US 4947178 A
A novel scanning array antenna is provided with improved gain characteristic which enable a compact form to be employed. The resonant azimuthal modes of separate antenna elements are selected to satisfy certain mathematical relationships which, in effect, form a directional beam which can be steered by a relatively small number of phase shifters. An example of antenna structure is an array of circular microstrip patch in the form of concentric disks each in resonance at one of the azimuthal modes under the disk cavity.
1. A scanning antenna, which comprises:
a plurality of concentric antenna elements arranged in resonant modes so that each resonates at a different azimuthal mode and is functional to produce a radiated circular polarized field, and
phase shift means operatively connected to said plurality of antenna elements to effect phase shifts between azimuthal modes so as to steer a combined antenna beam consisting of the individual beams provided by each antenna element,
said field for the nth mode of said elements being expressed by the relationships:
E.sub.θ =f.sub.n (θ)e.sup.jnφ
E.sub.φ =g.sub.n (θ)e.sup.jnφ
where f.sub.n (θ) and g.sub.n (θ) are the θ-dependent expressions of the radiated field, whereby for n=1, the radiation peak is along the θ=0 direction and for n>1, the radiated field is conical in shape and produces a null along the θ=0 direction, and as n increases, the beam peak moves towards larger θ values.
2. A scanning antenna, which comprises: N antenna elements each of which resonates at a different azimuthal mode n and is functional to produce a radiated circular polarized field wherein said field for the nth mode of said elements is expressed by the relationships:
E.sub.θ =f.sub.n (θ)e.sup.jnφ
E.sub.φ =g.sub.n (θ)e.sup.jnφ
and the total radiated field of the antenna is expressed by the relationships: ##EQU5## where f.sub.n (θ) and g.sub.n (θ) are the θ-independent expressions of radiated field, whereby for n=1, the radiation peak is along the θ=0 direction and for n>1, the radiated field is conical in shape and produces a null along the θ=0 direction, and as n increases, the beam peak moves towards larger θ values, and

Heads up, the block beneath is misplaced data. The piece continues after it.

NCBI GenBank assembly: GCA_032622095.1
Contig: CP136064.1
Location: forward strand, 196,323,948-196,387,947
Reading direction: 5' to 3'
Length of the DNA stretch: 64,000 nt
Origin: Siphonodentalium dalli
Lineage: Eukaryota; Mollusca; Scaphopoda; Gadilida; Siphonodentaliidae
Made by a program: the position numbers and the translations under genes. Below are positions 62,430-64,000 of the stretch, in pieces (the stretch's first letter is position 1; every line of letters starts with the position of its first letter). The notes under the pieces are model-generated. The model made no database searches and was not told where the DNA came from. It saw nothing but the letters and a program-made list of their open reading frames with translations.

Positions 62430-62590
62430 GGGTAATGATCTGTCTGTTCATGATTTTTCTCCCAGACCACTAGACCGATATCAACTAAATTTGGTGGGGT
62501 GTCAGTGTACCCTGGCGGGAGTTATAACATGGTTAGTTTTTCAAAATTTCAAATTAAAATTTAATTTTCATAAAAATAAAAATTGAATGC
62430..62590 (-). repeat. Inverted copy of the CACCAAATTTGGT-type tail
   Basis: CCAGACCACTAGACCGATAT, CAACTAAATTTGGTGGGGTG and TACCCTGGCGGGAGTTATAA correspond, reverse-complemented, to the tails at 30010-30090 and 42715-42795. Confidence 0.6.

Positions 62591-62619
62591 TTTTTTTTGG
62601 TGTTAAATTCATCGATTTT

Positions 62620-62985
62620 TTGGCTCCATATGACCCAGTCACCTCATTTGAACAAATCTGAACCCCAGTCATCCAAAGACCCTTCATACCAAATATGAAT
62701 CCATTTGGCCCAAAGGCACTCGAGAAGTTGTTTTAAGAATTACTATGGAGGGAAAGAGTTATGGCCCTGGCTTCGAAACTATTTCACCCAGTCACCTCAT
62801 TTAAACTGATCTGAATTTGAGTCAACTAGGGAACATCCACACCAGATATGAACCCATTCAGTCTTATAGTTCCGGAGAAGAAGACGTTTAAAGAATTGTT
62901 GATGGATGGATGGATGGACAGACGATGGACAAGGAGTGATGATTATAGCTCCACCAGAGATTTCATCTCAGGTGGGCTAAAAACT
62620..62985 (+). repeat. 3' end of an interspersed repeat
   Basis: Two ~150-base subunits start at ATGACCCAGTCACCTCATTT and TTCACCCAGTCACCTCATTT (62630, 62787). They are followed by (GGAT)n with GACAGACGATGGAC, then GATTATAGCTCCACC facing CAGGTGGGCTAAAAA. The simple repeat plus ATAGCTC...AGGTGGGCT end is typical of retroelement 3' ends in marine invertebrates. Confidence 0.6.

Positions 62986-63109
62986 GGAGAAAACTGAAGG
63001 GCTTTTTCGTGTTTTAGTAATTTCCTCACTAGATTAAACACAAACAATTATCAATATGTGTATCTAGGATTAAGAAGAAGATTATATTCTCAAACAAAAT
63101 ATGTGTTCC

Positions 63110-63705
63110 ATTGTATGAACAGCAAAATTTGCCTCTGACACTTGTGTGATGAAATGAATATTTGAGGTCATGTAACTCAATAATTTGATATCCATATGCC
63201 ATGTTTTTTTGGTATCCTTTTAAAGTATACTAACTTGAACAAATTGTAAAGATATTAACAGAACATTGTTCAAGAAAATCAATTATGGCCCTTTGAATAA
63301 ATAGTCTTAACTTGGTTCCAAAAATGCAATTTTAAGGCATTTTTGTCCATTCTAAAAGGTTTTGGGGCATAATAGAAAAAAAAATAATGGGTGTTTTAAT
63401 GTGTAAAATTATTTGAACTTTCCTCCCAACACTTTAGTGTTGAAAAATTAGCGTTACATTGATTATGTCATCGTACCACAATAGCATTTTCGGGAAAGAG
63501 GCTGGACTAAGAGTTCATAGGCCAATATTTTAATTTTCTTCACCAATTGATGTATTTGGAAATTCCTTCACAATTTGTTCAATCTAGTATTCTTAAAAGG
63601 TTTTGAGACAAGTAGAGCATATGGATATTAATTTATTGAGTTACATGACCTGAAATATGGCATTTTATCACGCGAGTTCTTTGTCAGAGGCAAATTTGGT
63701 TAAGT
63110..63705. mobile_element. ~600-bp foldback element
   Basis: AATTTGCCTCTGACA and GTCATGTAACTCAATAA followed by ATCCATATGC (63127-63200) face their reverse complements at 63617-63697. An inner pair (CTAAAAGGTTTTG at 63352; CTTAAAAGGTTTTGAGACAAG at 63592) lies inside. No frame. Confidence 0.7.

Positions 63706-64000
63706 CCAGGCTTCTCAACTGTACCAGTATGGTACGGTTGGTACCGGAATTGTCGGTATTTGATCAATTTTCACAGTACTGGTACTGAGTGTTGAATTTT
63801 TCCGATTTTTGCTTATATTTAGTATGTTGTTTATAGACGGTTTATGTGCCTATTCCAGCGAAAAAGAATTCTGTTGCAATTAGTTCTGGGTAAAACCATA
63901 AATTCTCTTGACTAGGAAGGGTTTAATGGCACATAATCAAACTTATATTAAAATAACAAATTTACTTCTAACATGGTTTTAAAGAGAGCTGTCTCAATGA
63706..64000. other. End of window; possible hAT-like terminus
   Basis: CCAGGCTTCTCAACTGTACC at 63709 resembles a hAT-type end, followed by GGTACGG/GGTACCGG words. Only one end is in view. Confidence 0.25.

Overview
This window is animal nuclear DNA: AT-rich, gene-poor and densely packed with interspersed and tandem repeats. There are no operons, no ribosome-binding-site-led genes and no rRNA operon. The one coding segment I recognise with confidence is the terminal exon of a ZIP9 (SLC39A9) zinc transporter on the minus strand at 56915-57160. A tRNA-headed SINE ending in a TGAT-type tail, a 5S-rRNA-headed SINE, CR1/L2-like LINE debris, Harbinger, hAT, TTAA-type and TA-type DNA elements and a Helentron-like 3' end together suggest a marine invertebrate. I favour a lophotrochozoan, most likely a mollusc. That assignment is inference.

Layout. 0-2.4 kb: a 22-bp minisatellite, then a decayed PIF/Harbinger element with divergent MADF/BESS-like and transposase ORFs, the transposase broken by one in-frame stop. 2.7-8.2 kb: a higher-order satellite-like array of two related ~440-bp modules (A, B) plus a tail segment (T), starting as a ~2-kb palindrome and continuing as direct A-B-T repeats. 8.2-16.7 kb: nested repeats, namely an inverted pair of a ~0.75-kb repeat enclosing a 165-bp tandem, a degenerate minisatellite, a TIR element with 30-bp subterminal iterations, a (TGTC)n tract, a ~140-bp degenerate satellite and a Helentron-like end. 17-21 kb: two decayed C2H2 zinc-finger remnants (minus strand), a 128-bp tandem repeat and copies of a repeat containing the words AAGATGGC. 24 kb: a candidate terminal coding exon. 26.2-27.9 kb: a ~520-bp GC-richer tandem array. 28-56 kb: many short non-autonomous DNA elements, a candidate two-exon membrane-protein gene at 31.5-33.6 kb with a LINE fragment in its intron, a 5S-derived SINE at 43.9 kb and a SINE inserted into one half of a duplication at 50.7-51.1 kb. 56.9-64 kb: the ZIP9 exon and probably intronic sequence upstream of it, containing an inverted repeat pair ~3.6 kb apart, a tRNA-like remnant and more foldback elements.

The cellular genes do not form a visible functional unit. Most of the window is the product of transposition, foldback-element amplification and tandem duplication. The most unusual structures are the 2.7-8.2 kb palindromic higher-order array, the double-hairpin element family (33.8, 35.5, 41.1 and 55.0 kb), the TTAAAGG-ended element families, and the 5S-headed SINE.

phase shift means operatively connected to said N antenna elements to steer a combined beam.
3. The antenna of claim 2 wherein said antenna elements comprise a ground plane and a plurality of concentric circular microstrip patches, each arranged in the form of a resonant cavity and having effective radii a.sub.e corresponding to the relationship: ##EQU6## where K.sub.mn is the mth zero of the derivative of the Bessel function of order n and ε.sub.r is the relative-permitivity of the material filling a space under each microstrip patch and wherein said microstrip patches resonate at different azimuthal modes n=1,2,3, . . . N to generate their respective radiation patterns.
4. The antenna of claim 3 wherein each said microstrip patch is fed from feed excitation means at two different locations separated angularly by φ=π/2n and at phase quadrature to effect circular polarization of the individual directional beams.
5. The antenna of claim 2, wherein said plurality of antenna elements is provided by a plurality of concentric circular elements in the form of slots having a circumference which is an integer multiple, n=1,2,3, . . . N, of the frequency wavelength, so as to effect resonance in the azimuthal mode for each slot, thereby causing a phase progression of 2n radians for the resonant mode n, along the slot.
6. The antenna of claim 2 wherein said phase shift means introduces phase shifts between excitation of different modes to produce resulting field patterns represented by the relationships: ##EQU7## where δ.sub.n is the phase introduced at the excitation of each mode, whereby when φ=δ.sub.n /n, the array field maximizes and by employing phase shift values of θ, δ.sub.2, 2δ.sub.2, nδ.sub.2. . . at the excitation of each mode, the array beam can be scanned to the direction of φ=δ.sub.2.
The present invention relates to scanning antenna for a variety of communications.
Phased antenna arrays are commonly used to scan an antenna beam electronically. The array normally consists of several antenna elements, such as dipoles or slots, waveguides or horns, and microstrip antennas or other printed configurations. In such arrays, the direction of the array beam can be steered electronically by introducing proper phase shifts to the input excitation of individual elements. Such phase shifting can be achieved using one active phase shift network for each element.
The configurations of the array depend on the application to which the antenna is put and, in principle, can be designed to provide any beam scanning capability, but, as a practical matter, difficulties arise. One of the significant problems with existing phased arrays is the cost of the antenna and its beamforming network.